J. Dana Trent’s latest book, Dessert First: Preparing for Death While Savoring Life, chronicles her work as an end-of-life chaplain and grief guru. It will be released on September 10, 2019.
My husband and I both lost our parents by our mid-30s. Perhaps it’s not unusual to be “orphaned” so early, at least historically, but losing a parent at any age is a devastating blow. What made our grief even harder was the way we processed these deaths differently in our mixed-faith marriage. My husband Fred is an ordained Hindu priest and former monk. I am a Christian minister.
In my own experience as an end-of-life care chaplain, professor, and grieving person, I encountered that nearly everyone facing death–or an impending loss–has a complex theological approach to questions of “What comes next?” Even the simplest wondering, “Will I see my loved one again?” conjures entangled spiritual questions.
Even the simplest wondering, “Will I see my loved one again?” conjures entangled spiritual questions.
When our fathers died nearly one year apart to the day, Fred and I came face to face with our differing religious views of the afterlife. We did not agree on what the academic study of religion calls the “ultimate purpose,” or where we are going after death. During times of grief, it’s natural to turn to our religion, the structure of values and ethics with which we approach the world, and its leaders, sacred texts, doctrine, and dogma, for explanations. Often, when suffering arrives, we reach deep into our own traditions for answers, or at the very least, space to ask the tough questions. But in our case, this reaching into different traditions created more tension than solace.
In Hinduism, each human is an atma—an eternal soul that reincarnates time and time again in a cycle called samsara, commonly known as reincarnation. Because of this idea that the person’s essence moves to another body, grief looks very differently for Hindus than Christians. At the time of death, Eastern practitioners can be joyful, as the atma is moving to its next life–its next chance. In Hinduism, to chant the Holy Name of God or a mantra without ceasing is to keep the atma focused, so that it receives a good life after this one.
When our fathers died nearly one year apart to the day, Fred and I came face to face with our differing religious views of the afterlife.
Christianity adheres to the linear perspective of a singular earthly life. During this one-and-only round, humanity wrestles with sin and salvation through Jesus Christ. Belief in, and acceptance of, Jesus’s life, death, and resurrection leads to eternal life in Heaven. Christianity’s approach is linear, with no mulligans.
Because of these two vastly different ways of imagining what happened to our fathers after their deaths, we have grieved differently, and largely alone. Fred felt relief for his father’s atma’s new chance; I felt deep sadness toward my father’s only chance at life on earth.
It has taken us years, but Fred and I found a way to mourn together by using rituals: the meaning-making stuff of life. Rituals are markers in our journey of life and the path toward, during, and after death. They help us to remember one another in ways that are both practical and spiritual. Rituals can be related to tangible things: an icon or statue of a saint, a holy relic. Or they can be more abstract, as with rituals that mark sacred time.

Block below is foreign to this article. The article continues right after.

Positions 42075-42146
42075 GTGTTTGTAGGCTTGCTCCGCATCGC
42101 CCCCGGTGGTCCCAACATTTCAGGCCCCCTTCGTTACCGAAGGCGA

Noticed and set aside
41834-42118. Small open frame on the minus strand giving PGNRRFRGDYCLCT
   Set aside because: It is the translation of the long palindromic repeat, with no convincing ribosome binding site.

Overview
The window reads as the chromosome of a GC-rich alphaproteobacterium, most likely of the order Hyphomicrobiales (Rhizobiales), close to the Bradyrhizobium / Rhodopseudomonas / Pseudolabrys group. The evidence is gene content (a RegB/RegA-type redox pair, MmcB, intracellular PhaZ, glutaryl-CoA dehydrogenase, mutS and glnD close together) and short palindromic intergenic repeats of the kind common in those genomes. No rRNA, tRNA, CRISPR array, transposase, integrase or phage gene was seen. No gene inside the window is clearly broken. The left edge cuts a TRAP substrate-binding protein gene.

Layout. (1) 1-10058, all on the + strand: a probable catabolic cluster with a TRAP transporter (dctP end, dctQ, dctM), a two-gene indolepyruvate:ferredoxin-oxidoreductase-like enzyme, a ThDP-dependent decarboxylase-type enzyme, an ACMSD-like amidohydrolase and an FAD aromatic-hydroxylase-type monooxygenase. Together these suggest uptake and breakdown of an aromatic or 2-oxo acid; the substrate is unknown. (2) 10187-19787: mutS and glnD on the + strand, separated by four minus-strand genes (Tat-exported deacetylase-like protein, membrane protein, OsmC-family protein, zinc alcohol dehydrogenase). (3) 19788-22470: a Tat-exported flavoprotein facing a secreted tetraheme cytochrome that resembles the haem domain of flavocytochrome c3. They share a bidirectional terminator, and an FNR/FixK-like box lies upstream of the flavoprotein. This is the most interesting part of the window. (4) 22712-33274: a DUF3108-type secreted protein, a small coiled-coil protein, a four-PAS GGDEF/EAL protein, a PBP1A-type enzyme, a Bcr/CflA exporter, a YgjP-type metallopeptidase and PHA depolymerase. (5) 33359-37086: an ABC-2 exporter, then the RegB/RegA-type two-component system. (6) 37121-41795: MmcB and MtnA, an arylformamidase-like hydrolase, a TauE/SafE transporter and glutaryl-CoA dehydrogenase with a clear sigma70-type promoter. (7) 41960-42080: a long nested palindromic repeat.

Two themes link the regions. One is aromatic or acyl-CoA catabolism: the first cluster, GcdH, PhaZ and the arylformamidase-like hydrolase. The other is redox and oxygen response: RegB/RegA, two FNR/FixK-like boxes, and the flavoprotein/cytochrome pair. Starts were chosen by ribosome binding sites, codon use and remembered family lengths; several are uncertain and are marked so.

Fred felt relief for his father’s atma’s new chance; I felt deep sadness toward my father’s only chance at life on earth.
Some rituals exist solely within a specific and formal context–like Christian sacraments and Hindu puja worship. Formal rituals—from Judaism to Hinduism to Christianity to New Religious Movements—are already set in place and ready for use. For many raised in the Christian faith, these are the first rituals we experience: prayer book liturgies, baptisms, baby dedications, confirmations, and communion. But we needn’t limit ourselves solely to institutional, bigbox sorts of rituals.
Particularly when it comes to preparing for death, actively dying, or grieving, the ready-made formal rituals may not fit or fulfill what we need. A meaningful ritual for the dying and bereaved does not require vestments, ornate liturgy, perfect elocution, or gold-leafed invitations. It can be as simple as shared stories, favorite meals of the deceased, or honoring a special anniversary. These rituals may be planned or spontaneous, and they help us and our loved ones create sacred space and conversation around death. Incorporating rituals infuses what are otherwise heart-wrenching situations with meaning and mysticism. Rituals cannot remove heartbreak, but they can help us cope with it and connect with others.
For Fred and me, utilizing formal rituals presented doctrinal and dogmatic challenges; they were not necessarily useful in processing our fathers’ deaths together. So, we opted for simplicity. Our go-to meaning-making activity became story-telling around the dinner table about loved ones mourned and missed.
We needn’t limit ourselves solely to institutional, bigbox sorts of rituals.
As Fred and I reviewed our days over supper, we began to identify threads that reminded us of our parents. When Fred completed some IT engineering feat, I reminded him that he is his critical-thinking father’s son. When I told a dramatic story about teaching, overemphasizing details for effect, Fred reminded me that I am my larger-than-life father’s daughter. Invariably these prompts helped us recall a story about both men–one that usually ended with laughter and tears.
Sharing stories has bridged the gaps in our faith traditions and allowed us to mourn together. Instantly, our fathers are seated at the dinner table with us through this informal ritual of remembering them as real people—not saints or sinners, but the actual loved ones we will always miss.